Astronomers have directly observed a supernova-driven wind as it's rushing out of a galaxy and far into intergalactic space.
Most of a galaxy’s “normal” or baryonic mass is contained not in its stars but in gas that extends far beyond the galaxy itself. This gas is thought to fall inward over time, providing fuel for galactic star formation. But stars — or rather, the winds they produce as they’re born and as they die — are also thought to replenish that reservoir.
For the first time, astronomers using the Keck Observatory’s Cosmic Web Imager have directly observed evidence of that replenishment. The KCWI took simultaneous images and spectra of a giant wind flowing out of a galaxy into the sparser medium that surrounds it. The galaxy, named Makani (“wind” in Hawaiian), has probably driven this tempest via bursts of star formation ignited during a merger with another galaxy. Makani is currently forming 100 to 200 solar masses of stars every year.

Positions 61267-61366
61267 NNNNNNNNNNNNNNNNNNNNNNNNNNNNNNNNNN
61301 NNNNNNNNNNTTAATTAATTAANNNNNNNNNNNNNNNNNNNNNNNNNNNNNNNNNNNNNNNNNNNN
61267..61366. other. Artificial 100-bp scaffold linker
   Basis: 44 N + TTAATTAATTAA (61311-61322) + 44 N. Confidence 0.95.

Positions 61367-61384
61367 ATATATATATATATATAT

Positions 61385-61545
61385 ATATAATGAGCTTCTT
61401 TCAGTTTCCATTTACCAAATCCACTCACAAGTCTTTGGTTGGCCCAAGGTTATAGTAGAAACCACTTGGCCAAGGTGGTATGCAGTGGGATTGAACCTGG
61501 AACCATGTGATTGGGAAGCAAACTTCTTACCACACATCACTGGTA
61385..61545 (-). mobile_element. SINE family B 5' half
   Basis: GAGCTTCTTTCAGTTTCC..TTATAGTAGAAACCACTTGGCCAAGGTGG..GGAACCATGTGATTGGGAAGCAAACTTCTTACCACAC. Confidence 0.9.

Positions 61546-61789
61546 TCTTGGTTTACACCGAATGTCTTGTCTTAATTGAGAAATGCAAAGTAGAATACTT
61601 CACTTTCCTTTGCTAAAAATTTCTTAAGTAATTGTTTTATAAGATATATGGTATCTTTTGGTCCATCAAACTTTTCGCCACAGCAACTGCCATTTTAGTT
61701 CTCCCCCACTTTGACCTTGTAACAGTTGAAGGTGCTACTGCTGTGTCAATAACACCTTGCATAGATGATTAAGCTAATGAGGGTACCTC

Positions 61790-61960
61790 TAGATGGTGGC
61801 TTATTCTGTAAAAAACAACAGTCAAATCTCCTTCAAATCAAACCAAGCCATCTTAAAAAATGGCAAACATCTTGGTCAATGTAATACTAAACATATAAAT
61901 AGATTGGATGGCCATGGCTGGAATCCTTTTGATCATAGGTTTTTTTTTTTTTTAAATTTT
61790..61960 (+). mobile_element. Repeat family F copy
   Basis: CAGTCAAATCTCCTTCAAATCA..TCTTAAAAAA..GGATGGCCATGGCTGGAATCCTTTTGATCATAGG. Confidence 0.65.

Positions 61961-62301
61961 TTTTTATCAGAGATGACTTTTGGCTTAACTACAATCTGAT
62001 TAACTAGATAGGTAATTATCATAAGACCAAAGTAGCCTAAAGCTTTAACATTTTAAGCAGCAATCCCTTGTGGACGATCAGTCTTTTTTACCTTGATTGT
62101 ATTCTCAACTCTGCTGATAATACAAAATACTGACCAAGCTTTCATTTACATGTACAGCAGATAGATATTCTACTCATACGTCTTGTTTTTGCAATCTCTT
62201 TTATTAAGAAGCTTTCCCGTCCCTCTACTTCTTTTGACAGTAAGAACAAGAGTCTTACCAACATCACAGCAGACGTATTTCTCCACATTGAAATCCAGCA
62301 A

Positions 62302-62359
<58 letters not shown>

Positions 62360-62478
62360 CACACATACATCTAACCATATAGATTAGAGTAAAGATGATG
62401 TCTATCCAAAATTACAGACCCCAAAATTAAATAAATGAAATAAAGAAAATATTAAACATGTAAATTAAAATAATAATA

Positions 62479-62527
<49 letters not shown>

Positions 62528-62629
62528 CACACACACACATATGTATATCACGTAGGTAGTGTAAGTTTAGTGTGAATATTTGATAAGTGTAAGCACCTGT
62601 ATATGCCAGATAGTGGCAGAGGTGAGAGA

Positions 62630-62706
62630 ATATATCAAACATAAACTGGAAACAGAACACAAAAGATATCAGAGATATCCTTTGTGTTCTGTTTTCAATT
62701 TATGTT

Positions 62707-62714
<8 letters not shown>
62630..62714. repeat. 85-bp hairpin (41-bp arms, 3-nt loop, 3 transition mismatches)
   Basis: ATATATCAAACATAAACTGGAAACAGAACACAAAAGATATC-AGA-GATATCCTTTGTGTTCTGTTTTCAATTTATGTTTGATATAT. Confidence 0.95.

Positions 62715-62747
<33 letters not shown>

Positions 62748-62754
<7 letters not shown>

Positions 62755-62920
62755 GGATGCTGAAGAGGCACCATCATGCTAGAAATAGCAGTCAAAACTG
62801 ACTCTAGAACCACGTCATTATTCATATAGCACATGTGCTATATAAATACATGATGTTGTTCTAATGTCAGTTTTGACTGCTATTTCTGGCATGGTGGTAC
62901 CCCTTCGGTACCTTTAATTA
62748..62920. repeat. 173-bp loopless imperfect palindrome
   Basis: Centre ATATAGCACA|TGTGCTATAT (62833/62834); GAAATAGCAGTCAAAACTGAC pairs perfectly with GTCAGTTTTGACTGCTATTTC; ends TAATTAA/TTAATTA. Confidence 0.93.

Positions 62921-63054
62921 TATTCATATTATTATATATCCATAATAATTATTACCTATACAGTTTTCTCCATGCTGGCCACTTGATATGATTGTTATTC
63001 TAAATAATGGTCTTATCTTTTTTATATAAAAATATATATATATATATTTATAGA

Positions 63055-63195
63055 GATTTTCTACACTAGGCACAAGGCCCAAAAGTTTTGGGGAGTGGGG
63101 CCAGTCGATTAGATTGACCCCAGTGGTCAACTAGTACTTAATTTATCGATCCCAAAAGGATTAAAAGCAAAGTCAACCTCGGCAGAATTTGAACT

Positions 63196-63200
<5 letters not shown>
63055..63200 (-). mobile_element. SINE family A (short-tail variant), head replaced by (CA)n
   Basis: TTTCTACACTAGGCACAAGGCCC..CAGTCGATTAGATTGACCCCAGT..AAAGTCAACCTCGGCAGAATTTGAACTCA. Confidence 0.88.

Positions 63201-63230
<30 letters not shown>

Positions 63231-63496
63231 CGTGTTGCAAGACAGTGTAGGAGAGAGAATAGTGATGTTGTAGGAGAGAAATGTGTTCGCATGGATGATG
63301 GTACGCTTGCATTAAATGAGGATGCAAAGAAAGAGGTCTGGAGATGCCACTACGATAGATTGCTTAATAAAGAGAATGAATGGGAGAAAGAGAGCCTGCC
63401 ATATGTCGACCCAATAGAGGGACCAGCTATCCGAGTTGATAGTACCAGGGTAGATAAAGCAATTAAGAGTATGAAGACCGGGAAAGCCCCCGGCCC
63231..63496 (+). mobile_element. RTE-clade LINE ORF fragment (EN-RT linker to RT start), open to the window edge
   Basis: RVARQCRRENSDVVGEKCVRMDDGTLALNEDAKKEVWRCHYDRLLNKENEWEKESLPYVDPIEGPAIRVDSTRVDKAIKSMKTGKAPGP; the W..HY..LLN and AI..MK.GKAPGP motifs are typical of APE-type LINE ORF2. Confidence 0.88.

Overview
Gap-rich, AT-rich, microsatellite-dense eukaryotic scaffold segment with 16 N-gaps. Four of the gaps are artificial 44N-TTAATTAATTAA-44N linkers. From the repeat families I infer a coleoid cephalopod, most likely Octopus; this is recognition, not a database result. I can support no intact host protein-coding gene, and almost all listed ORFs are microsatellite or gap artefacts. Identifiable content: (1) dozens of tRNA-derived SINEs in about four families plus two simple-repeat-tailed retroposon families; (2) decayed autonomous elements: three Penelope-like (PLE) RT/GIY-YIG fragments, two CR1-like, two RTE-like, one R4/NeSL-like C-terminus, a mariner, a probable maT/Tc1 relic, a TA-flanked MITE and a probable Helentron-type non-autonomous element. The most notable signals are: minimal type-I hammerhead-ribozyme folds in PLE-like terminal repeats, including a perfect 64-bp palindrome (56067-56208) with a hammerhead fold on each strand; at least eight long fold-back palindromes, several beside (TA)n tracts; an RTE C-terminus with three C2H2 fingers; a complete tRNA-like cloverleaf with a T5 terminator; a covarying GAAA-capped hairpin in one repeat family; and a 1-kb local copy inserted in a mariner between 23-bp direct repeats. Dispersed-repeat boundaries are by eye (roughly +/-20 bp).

Galactic winds have been observed before, such as in the Teacup Galaxy, but not as far out. Makani’s galactic wind fills a region 260,000 by 330,000 light-years with hot (10,000 kelvin), ionized gas that’s enriched with elements heavier than hydrogen and helium.
A volume rendering of the data reveals Makani's structure:David Tree / Peter Richardson / Games and Visual Effects Research Lab / University of Hertfordshire
David Rupke and his colleagues report the data in the October 30th Nature.